There the captain fixed his position and used a chronometer to calculate his longitude, which he double-checked against his previous observations of hour angles. Then he told me:

"Professor Aronnax, we're in longitude 137 degrees 15' west--"

"West of which meridian?" I asked quickly, hoping the captain's reply might give me a clue to his nationality.

"Sir," he answered me, "I have chronometers variously set to the meridians of Paris, Greenwich, and Washington, D.C. But in your honor, I'll use the one for Paris."

This reply told me nothing. I bowed, and the commander went on:

"We're in longitude 137 degrees 15' west of the meridian of Paris, and latitude 30 degrees 7' north, in other words, about 300 miles from the shores of Japan. At noon on this day of November 8, we hereby begin our voyage of exploration under the waters."

"May God be with us!" I replied.

"And now, professor," the captain added, "I'll leave you to your intellectual pursuits. I've set our course east-northeast at a depth of fifty meters. Here are some large-scale charts on which you'll be able to follow that course. The lounge is at your disposal, and with your permission, I'll take my leave."

Captain Nemo bowed. I was left to myself, lost in my thoughts. They all centered on the Nautilus's commander. Would I ever learn the nationality of this eccentric man who had boasted of having none? His sworn hate for humanity, a hate that perhaps was bent on some dreadful revenge--what had provoked it? Was he one of those unappreciated scholars, one of those geniuses "embittered by the world," as Conseil expressed it, a latter-day Galileo, or maybe one of those men of science, like America's Commander Maury, whose careers were ruined by political revolutions? I couldn't say yet. As for me, whom fate had just brought aboard his vessel, whose life he had held in the balance: he had received me coolly but hospitably. Only, he never took the hand I extended to him. He never extended his own.

For an entire hour I was deep in these musings, trying to probe this mystery that fascinated me so. Then my eyes focused on a huge world map displayed on the table, and I put my finger on the very spot where our just-determined longitude and latitude intersected.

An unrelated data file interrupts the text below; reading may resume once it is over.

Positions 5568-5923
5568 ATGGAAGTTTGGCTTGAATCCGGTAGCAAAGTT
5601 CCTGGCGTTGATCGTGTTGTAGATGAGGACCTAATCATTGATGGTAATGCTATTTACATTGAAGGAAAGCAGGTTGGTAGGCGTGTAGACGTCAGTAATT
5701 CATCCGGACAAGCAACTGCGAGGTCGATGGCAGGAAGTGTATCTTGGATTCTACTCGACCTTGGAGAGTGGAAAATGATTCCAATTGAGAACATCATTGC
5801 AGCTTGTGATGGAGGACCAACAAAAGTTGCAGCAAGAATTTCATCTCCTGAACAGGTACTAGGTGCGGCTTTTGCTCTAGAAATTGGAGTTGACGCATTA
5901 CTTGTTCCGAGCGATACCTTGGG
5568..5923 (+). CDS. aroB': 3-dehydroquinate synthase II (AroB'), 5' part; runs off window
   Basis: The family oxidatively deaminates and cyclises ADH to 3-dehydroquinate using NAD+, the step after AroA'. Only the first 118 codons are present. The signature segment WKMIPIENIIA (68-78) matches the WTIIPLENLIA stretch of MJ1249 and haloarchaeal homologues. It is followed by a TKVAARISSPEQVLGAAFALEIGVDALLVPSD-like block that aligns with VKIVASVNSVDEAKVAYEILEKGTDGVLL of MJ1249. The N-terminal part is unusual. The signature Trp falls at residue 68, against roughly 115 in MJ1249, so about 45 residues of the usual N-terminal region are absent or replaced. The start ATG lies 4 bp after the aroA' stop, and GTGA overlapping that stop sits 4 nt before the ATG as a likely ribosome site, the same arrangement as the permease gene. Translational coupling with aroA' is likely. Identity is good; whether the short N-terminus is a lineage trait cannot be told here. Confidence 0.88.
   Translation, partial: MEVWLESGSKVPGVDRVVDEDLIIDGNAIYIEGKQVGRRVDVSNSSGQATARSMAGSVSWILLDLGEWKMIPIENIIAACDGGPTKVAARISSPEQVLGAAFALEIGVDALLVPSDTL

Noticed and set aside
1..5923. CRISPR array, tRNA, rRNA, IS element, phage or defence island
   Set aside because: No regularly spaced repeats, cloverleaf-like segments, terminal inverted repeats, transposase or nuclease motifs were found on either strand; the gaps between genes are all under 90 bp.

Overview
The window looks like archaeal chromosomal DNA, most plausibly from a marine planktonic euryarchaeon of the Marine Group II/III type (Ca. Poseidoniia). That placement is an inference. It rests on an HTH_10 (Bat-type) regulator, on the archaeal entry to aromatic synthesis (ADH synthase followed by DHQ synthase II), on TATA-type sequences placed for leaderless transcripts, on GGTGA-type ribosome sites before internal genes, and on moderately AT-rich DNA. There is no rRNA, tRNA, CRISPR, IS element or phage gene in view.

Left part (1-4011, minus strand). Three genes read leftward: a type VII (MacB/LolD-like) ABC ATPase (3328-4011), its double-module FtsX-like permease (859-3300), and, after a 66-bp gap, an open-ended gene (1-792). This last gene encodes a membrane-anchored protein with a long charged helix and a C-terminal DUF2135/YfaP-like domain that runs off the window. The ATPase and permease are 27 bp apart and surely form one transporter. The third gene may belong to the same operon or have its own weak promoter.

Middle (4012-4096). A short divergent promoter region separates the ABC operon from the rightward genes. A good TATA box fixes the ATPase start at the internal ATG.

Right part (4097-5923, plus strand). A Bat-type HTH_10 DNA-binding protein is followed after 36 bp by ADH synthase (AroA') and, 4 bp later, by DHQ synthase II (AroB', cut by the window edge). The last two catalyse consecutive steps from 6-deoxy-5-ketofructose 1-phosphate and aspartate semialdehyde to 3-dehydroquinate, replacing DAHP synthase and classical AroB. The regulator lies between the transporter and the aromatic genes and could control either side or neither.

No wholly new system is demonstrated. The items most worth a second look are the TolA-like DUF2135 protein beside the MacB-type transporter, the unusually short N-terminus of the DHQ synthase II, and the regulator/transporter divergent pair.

Like the continents, the sea has its rivers. These are exclusive currents that can be identified by their temperature and color, the most remarkable being the one called the Gulf Stream. Science has defined the global paths of five chief currents: one in the north Atlantic, a second in the south Atlantic, a third in the north Pacific, a fourth in the south Pacific, and a fifth in the southern Indian Ocean. Also it's likely that a sixth current used to exist in the northern Indian Ocean, when the Caspian and Aral Seas joined up with certain large Asian lakes to form a single uniform expanse of water.

Now then, at the spot indicated on the world map, one of these seagoing rivers was rolling by, the Kuroshio of the Japanese, the Black Current: heated by perpendicular rays from the tropical sun, it leaves the Bay of Bengal, crosses the Strait of Malacca, goes up the shores of Asia, and curves into the north Pacific as far as the Aleutian Islands, carrying along trunks of camphor trees and other local items, the pure indigo of its warm waters sharply contrasting with the ocean's waves. It was this current the Nautilus was about to cross. I watched it on the map with my eyes, I saw it lose itself in the immenseness of the Pacific, and I felt myself swept along with it, when Ned Land and Conseil appeared in the lounge doorway.

My two gallant companions stood petrified at the sight of the wonders on display.

"Where are we?" the Canadian exclaimed. "In the Quebec Museum?"

"Begging master's pardon," Conseil answered, "but this seems more like the Sommerard artifacts exhibition!"

"My friends," I replied, signaling them to enter, "you're in neither Canada nor France, but securely aboard the Nautilus, fifty meters below sea level."

"If master says so, then so be it," Conseil answered. "But in all honesty, this lounge is enough to astonish even someone Flemish like myself."

"Indulge your astonishment, my friend, and have a look, because there's plenty of work here for a classifier of your talents."

Conseil needed no encouraging.

Jules Verne
French Authors
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